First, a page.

The brilliance of this new site design is that Mayo has streamlined the information down to three points of entry: find a disease, find a location, or request an appointment. Push is gone (newsletter whacked), and pull is in. Someone at Mayo must have read Pew’s research pointing out that 113 million Americans search for health-care information online.

Let’s look more closely at how Mayo helps users search. Compare the clarity of the alphabetical search menu for disease information, above, with the prior site from back in January 2007:

Mayo removed extraneous elements to make search easier. The newsletter is now gone, and Mayo also removed those crowing, all-about-us PR statements such as Top 100 logos. (Memo to regional hospital execs: Most patients don’t know there are more than 100 hospitals in the entire nation.) Mayo still runs two web sites, and, a curious dual front-page approach given that 66% of internet health searchers begin typing at a search engine and are then thrown deep into the bowels of a web site anyway. Most users of Mayo content will never see either home page.

No matter. We admire Mayo for the courage to remove technical terms and make search simple. It’s the equivalent of removing a crowd of shouting physicians from the hospital lobby to help patients get through the front door.

Saturday night, teens are rocking — and it ain’t to radio

The Pew Internet & American Life Project points to a stormy future for broadcast ratings, buried in a new report on how American families use the Internet. Pew surveyed 935 teens and their parents to ask questions such as whether parents monitor Internet content (yes) and do parents think the Internet has been a bad influence on kids (surprisingly, parents are ambivalent).

The bad news for broadcasters came on a little chart on page 3, titled “Gadget Ownership within Households.” Teens and their parents tend to have the same number of gadgets, probably since discretionary income and interest in technology may be common under one roof. But parents and teens have different types of gadgets. All have heavy penetration of PCs and laptops, but parents tend to use cell phones more, while 51% of youths age 12 to 17 now have an MP3 player.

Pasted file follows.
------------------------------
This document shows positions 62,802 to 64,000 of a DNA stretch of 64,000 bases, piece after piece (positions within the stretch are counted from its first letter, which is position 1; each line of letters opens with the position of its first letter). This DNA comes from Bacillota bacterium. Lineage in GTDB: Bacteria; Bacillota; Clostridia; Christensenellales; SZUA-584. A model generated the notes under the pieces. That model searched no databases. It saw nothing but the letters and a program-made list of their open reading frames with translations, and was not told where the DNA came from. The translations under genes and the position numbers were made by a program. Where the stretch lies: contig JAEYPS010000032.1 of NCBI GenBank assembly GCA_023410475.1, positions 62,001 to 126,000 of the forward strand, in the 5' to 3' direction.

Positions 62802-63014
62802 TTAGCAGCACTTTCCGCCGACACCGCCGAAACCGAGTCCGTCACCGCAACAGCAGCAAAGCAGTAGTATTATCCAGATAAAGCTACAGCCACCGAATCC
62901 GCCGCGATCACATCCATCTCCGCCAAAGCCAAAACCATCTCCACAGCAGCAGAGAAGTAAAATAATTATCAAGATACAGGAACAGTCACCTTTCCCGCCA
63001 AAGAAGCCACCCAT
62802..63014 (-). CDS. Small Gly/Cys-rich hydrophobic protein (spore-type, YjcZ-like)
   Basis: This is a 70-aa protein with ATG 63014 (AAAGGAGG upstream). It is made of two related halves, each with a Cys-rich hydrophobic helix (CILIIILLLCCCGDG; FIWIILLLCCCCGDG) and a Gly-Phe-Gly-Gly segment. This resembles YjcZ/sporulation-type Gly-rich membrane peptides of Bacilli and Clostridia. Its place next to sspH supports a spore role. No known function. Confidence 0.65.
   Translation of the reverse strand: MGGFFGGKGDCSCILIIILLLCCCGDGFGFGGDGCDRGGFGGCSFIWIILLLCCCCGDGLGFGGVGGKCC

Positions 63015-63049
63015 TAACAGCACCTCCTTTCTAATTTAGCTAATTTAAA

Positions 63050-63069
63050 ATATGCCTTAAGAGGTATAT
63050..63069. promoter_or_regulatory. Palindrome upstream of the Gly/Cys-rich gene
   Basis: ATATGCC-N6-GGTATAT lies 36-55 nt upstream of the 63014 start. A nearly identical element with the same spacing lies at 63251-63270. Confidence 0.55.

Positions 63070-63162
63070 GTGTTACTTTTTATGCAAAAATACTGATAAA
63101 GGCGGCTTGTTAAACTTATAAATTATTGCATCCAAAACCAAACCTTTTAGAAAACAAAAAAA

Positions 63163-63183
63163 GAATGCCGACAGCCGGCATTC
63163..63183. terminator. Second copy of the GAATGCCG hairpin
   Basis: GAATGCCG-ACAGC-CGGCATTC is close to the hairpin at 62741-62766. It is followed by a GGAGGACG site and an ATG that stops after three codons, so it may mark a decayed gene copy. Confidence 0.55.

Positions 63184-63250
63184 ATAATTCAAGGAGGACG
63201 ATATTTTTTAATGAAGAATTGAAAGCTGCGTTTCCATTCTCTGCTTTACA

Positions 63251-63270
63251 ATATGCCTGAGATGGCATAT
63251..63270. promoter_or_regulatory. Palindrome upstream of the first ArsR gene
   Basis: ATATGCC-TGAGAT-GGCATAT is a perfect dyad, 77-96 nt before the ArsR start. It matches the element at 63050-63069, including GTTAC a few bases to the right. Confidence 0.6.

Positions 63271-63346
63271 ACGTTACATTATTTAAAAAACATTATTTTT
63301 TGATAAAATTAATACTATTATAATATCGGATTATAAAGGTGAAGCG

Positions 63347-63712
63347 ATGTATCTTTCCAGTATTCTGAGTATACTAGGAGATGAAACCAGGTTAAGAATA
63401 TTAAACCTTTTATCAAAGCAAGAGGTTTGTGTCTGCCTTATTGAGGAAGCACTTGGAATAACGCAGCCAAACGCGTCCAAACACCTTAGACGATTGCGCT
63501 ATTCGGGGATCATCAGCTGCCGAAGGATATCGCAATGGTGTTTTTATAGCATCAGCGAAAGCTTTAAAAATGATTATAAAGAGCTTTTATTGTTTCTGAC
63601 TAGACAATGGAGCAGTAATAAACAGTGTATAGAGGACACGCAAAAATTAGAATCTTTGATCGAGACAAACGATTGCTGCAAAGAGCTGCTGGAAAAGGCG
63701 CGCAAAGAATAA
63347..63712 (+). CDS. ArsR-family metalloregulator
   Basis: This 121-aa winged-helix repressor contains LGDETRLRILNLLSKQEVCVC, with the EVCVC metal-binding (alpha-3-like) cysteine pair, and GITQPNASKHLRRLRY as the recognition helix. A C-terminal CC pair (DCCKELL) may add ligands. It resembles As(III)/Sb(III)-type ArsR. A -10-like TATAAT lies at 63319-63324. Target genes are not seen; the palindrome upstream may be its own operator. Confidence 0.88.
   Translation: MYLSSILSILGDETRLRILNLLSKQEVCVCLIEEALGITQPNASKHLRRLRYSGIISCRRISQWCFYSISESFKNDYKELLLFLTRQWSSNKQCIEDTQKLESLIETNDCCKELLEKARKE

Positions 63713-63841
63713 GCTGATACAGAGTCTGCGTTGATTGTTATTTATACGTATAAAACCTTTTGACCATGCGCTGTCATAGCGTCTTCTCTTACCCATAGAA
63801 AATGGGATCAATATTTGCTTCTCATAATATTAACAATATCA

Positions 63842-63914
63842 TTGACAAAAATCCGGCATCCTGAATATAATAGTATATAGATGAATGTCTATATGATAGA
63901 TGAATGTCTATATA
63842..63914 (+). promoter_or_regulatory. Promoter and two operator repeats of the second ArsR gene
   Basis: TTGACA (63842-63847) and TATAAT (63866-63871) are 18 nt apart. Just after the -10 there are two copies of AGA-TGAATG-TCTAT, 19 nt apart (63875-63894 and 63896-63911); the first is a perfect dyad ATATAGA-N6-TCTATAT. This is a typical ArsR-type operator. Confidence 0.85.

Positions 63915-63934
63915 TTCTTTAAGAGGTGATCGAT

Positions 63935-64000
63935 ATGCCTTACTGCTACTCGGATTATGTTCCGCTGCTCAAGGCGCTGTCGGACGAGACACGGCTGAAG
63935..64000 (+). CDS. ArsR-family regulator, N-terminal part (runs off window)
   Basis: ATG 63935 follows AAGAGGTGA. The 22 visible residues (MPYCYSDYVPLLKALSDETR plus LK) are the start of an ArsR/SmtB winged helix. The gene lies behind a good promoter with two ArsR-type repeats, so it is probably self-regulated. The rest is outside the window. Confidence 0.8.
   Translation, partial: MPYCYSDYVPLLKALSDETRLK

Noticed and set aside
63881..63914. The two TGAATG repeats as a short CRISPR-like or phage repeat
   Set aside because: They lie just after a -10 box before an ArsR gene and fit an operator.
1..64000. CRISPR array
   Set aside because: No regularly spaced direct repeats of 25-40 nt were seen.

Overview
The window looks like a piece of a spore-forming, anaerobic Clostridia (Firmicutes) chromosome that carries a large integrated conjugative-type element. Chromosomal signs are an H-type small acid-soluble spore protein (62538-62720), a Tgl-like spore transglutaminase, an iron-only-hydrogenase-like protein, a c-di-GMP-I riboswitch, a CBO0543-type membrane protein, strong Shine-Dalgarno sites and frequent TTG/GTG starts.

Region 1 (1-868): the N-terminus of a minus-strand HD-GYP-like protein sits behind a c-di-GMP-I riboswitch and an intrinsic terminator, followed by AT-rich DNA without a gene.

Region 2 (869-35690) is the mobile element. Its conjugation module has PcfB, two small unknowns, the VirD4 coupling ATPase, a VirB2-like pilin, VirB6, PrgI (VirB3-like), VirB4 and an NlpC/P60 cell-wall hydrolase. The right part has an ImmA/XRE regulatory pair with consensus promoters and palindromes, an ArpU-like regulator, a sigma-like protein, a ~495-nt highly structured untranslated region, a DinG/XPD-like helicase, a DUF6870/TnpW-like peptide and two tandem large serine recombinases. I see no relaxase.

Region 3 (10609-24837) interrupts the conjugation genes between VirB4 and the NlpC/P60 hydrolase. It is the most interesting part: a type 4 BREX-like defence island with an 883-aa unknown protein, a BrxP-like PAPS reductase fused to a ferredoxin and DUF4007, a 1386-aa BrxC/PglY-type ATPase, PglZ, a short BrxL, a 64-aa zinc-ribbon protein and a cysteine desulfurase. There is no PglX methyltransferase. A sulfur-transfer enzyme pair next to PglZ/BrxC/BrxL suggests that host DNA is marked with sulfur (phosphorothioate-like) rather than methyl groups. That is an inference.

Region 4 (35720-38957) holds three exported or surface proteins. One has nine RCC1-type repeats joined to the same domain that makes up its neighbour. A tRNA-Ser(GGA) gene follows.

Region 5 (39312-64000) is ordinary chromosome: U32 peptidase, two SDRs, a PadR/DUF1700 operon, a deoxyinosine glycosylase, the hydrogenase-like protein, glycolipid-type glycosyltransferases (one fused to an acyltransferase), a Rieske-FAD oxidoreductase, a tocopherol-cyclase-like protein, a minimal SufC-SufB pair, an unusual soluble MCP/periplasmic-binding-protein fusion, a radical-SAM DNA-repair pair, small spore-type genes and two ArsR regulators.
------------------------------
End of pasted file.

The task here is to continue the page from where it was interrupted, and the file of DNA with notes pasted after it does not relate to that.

51% — more than half — of teens have iPod equivalents! Let’s pause and digest that. (A) That’s twice the rate as parents, suggesting the gadget interest is a major shift from the older generation to the younger. (B) Add it up with the other devices that teens use — 72% own a desktop computer, 63% own a cell phone, 25% a laptop, and 8% a PDA — and you see a world where today’s youth are immersed in media devices that are not TV or radio. (C) 88% of teens in total say they use this technology to “make my life easier,” and this list does not include TV or radio.

You can see where this is going. These kids will grow up, and as they take today’s media habits with them, ad dollars will be shifted out of broadcast (whose ratings are falling) and into mobile media (the future for the Millennial Generation). We’ve seen a similar shift in video games in the past two decades. Back in 1990, the average age of a video gamer was 18 — and today, 17 years later, that average age has increased 15 years to 33. The adults now trading Linden Dollars on Second Life started out playing The Hunt for Red October when George Sr. was in office.

Unfortunately for radio, today’s teens have found new devices to get their kicks, and those include Wi-Fi internet and MP3 downloads, not airwaves. Advertisers are going to chase this market as tomorrow’s adults change the dial.